Reputation: 395
I guess I just developed some thick callouses many years ago from basic training and other life experiences and I don't mean just on my feet
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Old 12-25-2007, 10:14 PM
 
Location: on a dirt road in Waitsfield,Vermont
2,186 posts, read 5,979,368 times
Reputation: 1125
I feel that in Vermont or other rural places when someone whether it's the lady at the checkout at the local grocery store or the waitress at a local diner call me and everyone else "hon" I take it as the rural more friendly version of "sir" or "ma'am" and do not believe that they come with any unspoken connotations whatsoever.

I think the diference is simply one's personal perspective as how they are received and percieved.
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Old 12-26-2007, 04:47 AM
 
Location: Vermont
1,442 posts, read 5,896,771 times
Reputation: 450
Well, I think it's a matter of who says it, the tone in which it is said, and, sometimes, the context. When a check-out person says it to everyone, male or female, without a condescending tone, that is one thing.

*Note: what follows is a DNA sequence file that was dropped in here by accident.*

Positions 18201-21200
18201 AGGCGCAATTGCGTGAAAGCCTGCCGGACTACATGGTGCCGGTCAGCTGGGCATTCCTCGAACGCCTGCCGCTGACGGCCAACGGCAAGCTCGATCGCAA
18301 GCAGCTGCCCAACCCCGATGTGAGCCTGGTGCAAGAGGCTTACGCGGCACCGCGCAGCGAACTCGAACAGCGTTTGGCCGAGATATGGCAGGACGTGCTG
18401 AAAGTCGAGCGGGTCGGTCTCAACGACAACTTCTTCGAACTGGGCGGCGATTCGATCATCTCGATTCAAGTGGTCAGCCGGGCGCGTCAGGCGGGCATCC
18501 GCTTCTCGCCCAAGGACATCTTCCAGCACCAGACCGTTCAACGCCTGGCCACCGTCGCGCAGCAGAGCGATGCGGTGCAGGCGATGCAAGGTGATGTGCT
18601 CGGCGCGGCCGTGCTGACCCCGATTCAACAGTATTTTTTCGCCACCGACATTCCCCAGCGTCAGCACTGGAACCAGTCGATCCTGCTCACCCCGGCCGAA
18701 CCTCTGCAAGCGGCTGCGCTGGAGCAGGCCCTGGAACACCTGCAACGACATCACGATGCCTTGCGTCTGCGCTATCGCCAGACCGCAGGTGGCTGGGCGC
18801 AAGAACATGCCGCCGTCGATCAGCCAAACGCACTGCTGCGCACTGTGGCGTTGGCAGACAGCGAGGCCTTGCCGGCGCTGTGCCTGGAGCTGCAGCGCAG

When a male says it to a female, in a condescending tone, and then speaks in a respectful tone to a male who walks in, that is something else entirely.

A fundamental aspect of courtesy is respect for the humanity of the person you are speaking to. If you speak in a way that demeans, that is not courtesy.

I knew this issue would be controversial. I really thought twice before I submitted my initial post on it.